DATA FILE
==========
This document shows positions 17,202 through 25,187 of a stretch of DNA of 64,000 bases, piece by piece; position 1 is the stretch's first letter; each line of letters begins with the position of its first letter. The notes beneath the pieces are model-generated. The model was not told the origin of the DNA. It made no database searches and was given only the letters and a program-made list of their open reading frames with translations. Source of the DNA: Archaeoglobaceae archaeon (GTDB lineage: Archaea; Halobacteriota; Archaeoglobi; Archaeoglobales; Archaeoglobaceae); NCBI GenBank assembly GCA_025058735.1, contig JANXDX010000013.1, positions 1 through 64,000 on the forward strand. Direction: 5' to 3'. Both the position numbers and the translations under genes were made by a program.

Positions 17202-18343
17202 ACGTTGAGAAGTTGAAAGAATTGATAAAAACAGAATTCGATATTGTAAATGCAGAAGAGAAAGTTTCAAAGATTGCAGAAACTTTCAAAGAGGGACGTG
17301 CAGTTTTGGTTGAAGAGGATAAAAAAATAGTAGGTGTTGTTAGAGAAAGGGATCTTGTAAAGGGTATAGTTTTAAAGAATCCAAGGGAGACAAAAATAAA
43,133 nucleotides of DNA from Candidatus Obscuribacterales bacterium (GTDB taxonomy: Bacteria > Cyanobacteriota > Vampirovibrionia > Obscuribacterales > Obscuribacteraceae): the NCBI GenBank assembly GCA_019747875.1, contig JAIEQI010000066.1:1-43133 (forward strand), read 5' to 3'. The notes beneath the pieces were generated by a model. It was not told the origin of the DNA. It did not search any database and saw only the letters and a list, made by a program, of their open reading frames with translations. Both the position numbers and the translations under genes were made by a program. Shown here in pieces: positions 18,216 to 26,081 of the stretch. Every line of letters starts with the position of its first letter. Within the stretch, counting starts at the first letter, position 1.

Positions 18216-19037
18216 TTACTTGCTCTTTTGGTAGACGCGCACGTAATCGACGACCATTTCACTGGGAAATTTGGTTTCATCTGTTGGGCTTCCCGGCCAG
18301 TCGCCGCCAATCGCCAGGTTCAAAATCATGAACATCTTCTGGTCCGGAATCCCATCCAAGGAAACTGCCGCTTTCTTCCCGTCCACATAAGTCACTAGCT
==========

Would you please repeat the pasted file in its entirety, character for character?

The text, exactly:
This document shows positions 17,202 through 25,187 of a stretch of DNA of 64,000 bases, piece by piece; position 1 is the stretch's first letter; each line of letters begins with the position of its first letter. The notes beneath the pieces are model-generated. The model was not told the origin of the DNA. It made no database searches and was given only the letters and a program-made list of their open reading frames with translations. Source of the DNA: Archaeoglobaceae archaeon (GTDB lineage: Archaea; Halobacteriota; Archaeoglobi; Archaeoglobales; Archaeoglobaceae); NCBI GenBank assembly GCA_025058735.1, contig JANXDX010000013.1, positions 1 through 64,000 on the forward strand. Direction: 5' to 3'. Both the position numbers and the translations under genes were made by a program.

Positions 17202-18343
17202 ACGTTGAGAAGTTGAAAGAATTGATAAAAACAGAATTCGATATTGTAAATGCAGAAGAGAAAGTTTCAAAGATTGCAGAAACTTTCAAAGAGGGACGTG
17301 CAGTTTTGGTTGAAGAGGATAAAAAAATAGTAGGTGTTGTTAGAGAAAGGGATCTTGTAAAGGGTATAGTTTTAAAGAATCCAAGGGAGACAAAAATAAA
43,133 nucleotides of DNA from Candidatus Obscuribacterales bacterium (GTDB taxonomy: Bacteria > Cyanobacteriota > Vampirovibrionia > Obscuribacterales > Obscuribacteraceae): the NCBI GenBank assembly GCA_019747875.1, contig JAIEQI010000066.1:1-43133 (forward strand), read 5' to 3'. The notes beneath the pieces were generated by a model. It was not told the origin of the DNA. It did not search any database and saw only the letters and a list, made by a program, of their open reading frames with translations. Both the position numbers and the translations under genes were made by a program. Shown here in pieces: positions 18,216 to 26,081 of the stretch. Every line of letters starts with the position of its first letter. Within the stretch, counting starts at the first letter, position 1.

Positions 18216-19037
18216 TTACTTGCTCTTTTGGTAGACGCGCACGTAATCGACGACCATTTCACTGGGAAATTTGGTTTCATCTGTTGGGCTTCCCGGCCAG
18301 TCGCCGCCAATCGCCAGGTTCAAAATCATGAACATCTTCTGGTCCGGAATCCCATCCAAGGAAACTGCCGCTTTCTTCCCGTCCACATAAGTCACTAGCT